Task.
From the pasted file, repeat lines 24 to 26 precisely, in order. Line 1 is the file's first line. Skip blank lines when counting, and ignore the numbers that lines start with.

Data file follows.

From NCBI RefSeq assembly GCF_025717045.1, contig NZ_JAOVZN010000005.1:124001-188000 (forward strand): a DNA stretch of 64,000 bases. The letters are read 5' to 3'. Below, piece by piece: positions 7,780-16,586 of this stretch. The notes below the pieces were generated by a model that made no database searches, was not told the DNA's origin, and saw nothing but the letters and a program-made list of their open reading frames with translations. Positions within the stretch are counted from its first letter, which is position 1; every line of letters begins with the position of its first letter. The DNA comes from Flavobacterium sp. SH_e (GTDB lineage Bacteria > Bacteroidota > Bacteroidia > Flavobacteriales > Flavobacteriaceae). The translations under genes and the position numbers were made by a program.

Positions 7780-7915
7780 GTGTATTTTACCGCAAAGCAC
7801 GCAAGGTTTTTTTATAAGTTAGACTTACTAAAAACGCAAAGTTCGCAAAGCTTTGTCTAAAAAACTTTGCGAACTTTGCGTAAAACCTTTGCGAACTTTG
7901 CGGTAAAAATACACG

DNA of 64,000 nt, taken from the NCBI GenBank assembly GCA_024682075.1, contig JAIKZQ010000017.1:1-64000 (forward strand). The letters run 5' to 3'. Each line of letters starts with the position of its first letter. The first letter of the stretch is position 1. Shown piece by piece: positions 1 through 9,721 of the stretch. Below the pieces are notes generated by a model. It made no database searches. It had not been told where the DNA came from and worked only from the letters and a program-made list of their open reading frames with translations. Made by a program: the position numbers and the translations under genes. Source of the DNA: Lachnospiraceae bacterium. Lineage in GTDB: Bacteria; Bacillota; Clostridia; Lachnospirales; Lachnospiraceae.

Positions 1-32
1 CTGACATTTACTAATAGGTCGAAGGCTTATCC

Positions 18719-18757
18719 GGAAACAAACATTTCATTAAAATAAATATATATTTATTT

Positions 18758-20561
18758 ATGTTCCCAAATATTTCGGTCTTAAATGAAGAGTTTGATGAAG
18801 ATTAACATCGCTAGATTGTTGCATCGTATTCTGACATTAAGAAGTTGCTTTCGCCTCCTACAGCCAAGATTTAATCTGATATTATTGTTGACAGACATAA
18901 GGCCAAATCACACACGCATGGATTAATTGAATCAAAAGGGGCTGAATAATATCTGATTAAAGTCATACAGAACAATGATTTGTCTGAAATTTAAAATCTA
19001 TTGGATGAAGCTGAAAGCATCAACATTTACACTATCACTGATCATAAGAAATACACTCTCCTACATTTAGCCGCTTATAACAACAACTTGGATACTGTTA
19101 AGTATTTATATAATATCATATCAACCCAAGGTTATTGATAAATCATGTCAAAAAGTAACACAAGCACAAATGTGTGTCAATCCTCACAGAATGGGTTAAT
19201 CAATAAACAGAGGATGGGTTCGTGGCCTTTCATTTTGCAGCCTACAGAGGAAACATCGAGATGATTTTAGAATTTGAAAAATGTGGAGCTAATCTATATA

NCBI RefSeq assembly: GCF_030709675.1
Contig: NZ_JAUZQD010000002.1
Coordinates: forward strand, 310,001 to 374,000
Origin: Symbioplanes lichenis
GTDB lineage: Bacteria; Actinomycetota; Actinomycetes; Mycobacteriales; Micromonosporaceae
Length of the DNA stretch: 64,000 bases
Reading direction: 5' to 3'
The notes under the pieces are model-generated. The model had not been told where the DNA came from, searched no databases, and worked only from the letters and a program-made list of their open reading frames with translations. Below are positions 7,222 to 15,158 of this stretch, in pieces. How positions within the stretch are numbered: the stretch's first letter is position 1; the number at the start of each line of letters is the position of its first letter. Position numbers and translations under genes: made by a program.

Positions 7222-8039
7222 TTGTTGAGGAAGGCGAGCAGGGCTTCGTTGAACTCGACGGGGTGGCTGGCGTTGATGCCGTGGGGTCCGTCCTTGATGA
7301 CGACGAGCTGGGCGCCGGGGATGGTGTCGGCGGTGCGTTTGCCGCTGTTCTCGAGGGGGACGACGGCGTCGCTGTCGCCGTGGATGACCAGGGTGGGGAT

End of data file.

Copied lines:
Reading direction: 5' to 3'
The notes under the pieces are model-generated. The model had not been told where the DNA came from, searched no databases, and worked only from the letters and a program-made list of their open reading frames with translations. Below are positions 7,222 to 15,158 of this stretch, in pieces. How positions within the stretch are numbered: the stretch's first letter is position 1; the number at the start of each line of letters is the position of its first letter. Position numbers and translations under genes: made by a program.

Positions 7222-8039